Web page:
Katherine Nordale
Katherine Nordale

Name: Katherine Nordale

City: Juneau

District: Alaska-at-Large

Occupation: Teacher, Bank Clerk

Born: December 4, 1902 - Rearden, Washington

Death: June 14, 1994 - Juneau, Alaska

Alaska Resident: 1925-94

Convention Posts:

  • Member, Committee on Style and Drafting
  • Member, Committee on Executive Branch
  • Member, Advisory Committee on Committees

Education: Washington State University

Public Offices and Organizations:

  • US Collector of Customs - 1951-53
  • Juneau Postmaster - 1964-71

Quote from the Constitutional Convention:

"Mr. President, I think that Mr. Davis put his finger on the problem when he said it was a matter of do we want to elect a secretary of state or do we want to appoint him. I am not too sure just how strong my convictions are, but I would like to say this, that one of the problems that has faced most of the states, and I think one of the reasons why there has been a swing away from elected officials is that for one thing, as the years go by the ballots become cluttered with elected officials.

Of course, ours does not look as if it would be in much danger, except we do have our election of senators, representatives, and at least three members of Congress to elect plus initiatives and referendum and all that sort of thing, but the swing toward the appointment of officials has been to keep some sort of coordination in government. Any man elected by the people is pretty independent, and that is why you have a lack of coordination in government where you have a lot of elected officials.

Another thing is that the voters become apathetic as time goes on and pretty soon you have a small percentage of people electing your officials, whoever they may be. One reason I don't think we should be too fearful of the governor's making a bad appointment is that we are giving him the authority to make all the other appointments. The secretary of state is actually an administrative official, really. Normally he has a lot of administrative functions, just as our present Secretary of Alaska has. He does not have to necessarily have the qualities that would make him a good governor, although he should be in very close touch with the governor as he would be under our thinking here, so that in the event of an emergency the executive department would continue to run smoothly when the governor was absent. So there is a good deal to be said on both sides, and so it seems to me it does boil down to just one thing, do we want the people to elect this man or do we want him appointed?"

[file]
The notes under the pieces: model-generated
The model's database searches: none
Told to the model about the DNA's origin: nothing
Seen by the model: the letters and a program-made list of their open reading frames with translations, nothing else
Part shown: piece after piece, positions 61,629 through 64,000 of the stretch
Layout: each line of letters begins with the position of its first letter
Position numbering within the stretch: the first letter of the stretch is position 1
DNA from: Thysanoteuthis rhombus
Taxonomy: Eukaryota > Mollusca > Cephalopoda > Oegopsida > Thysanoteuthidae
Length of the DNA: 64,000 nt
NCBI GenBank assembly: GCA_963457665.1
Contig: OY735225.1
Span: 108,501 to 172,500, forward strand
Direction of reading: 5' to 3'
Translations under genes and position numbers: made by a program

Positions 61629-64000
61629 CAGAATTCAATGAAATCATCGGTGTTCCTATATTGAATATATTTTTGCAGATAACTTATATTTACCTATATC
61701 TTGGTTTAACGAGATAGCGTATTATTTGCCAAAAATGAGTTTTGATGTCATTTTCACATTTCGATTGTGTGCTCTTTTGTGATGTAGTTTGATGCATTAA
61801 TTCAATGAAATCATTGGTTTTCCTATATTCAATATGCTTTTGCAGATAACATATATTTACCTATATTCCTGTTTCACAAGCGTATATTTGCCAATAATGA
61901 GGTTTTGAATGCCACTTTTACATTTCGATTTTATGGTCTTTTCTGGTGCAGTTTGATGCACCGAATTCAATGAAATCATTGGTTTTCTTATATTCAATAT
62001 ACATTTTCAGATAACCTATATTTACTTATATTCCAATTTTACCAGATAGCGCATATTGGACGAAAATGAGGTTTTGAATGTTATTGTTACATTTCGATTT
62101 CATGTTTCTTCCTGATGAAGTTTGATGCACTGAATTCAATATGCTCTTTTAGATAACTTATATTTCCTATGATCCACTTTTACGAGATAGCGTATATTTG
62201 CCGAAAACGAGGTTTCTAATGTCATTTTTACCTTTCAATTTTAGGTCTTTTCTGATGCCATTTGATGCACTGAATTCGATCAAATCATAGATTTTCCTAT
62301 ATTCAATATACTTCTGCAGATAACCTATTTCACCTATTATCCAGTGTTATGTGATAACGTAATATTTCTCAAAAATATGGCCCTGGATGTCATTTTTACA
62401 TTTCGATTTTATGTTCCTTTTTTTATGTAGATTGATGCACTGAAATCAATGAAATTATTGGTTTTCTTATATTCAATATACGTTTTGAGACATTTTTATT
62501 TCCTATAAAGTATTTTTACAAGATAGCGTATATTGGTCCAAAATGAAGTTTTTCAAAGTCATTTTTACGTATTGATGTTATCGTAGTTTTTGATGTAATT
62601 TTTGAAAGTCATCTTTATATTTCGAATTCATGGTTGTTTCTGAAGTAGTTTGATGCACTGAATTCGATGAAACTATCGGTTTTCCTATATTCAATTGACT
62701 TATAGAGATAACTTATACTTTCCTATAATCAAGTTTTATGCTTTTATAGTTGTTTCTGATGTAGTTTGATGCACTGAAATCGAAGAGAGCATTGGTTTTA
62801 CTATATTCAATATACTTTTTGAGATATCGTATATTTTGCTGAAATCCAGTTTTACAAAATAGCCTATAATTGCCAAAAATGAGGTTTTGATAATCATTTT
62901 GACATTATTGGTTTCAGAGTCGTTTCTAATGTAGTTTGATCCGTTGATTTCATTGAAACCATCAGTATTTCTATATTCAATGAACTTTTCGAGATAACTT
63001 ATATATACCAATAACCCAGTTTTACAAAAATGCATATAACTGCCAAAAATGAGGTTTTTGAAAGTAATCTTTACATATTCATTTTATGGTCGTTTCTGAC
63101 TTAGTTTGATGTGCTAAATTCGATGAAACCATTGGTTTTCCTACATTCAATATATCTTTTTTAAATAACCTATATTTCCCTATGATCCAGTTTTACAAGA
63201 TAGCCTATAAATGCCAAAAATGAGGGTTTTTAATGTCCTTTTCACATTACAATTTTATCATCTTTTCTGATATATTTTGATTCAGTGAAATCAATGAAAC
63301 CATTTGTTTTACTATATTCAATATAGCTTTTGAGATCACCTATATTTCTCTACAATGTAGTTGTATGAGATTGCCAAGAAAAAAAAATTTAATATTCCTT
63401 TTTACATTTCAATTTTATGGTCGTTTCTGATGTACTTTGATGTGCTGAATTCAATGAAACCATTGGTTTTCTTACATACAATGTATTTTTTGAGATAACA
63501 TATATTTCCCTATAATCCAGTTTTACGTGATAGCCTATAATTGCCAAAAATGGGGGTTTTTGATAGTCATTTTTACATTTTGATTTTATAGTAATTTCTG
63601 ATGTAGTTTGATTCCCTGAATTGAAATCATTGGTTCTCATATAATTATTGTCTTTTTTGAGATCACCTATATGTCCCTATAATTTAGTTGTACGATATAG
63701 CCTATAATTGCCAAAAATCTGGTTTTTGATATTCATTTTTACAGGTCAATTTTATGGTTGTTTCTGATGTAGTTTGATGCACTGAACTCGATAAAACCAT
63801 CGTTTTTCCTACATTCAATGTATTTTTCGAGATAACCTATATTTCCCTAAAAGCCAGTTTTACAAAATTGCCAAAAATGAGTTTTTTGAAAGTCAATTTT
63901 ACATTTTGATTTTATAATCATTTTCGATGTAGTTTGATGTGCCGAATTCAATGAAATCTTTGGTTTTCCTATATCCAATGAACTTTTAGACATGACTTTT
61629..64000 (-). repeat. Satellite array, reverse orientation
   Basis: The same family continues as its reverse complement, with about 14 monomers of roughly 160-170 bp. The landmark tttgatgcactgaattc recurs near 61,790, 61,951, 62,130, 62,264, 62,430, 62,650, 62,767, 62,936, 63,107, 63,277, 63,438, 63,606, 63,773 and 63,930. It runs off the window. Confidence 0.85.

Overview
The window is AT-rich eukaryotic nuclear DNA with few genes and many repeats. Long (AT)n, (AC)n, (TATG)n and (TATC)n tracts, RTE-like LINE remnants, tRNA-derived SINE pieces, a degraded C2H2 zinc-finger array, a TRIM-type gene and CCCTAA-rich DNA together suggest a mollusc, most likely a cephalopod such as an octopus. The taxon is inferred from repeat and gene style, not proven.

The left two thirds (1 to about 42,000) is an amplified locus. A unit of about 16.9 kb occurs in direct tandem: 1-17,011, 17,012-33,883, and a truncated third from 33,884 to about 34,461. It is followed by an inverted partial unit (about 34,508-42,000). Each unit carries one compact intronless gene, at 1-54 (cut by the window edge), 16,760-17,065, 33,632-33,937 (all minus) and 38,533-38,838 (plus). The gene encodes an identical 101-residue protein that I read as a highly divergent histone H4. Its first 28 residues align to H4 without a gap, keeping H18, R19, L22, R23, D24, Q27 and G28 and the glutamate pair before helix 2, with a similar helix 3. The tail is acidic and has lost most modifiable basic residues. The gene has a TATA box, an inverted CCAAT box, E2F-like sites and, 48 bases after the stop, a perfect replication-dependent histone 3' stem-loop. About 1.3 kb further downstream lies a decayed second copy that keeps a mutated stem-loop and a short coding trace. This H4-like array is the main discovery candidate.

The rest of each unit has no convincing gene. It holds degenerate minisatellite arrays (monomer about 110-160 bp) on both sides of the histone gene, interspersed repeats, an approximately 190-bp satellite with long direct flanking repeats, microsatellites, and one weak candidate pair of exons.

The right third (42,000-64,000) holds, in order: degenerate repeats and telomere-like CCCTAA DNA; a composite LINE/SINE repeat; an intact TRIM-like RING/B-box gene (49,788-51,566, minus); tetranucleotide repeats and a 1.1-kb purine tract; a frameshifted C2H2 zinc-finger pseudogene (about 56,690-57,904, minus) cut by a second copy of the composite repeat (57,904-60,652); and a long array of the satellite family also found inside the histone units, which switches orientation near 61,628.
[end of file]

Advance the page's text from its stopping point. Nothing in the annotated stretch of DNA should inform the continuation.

-Delegate Katherine Nordale, Day 53 of the Constitutional Convention, speaking on the issue of the state executive. The convention wanted to avoid creating a position of Lieutenant Governor, whose only duty would be filling a vacancy in the governorship. The convention created the post of Secretary of State to serve as an administrative officer, in charge of various state functions. The Secretary of State would also serve as the successor to the Governor, should the chief executive not be able to fill his/her term. In 1970, voters of the State of Alaska ratified the Fourth Amendment to the Alaska Constitution, changing the title of the governor's successor from Secretary of State to Lieutenant Governor. Today, Alaska's Lieutenant Governor is responsible for:

  • Oversight of the Division of Elections
  • Oversight, review and filing of Administrative Regulations
  • Oversight of the use of the State of Alaska Seal
  • Publishing and distribution of the Alaska Constitution

Source: "Duties and Functions of the Lieutenant Governor," Lieutenant Governor's Website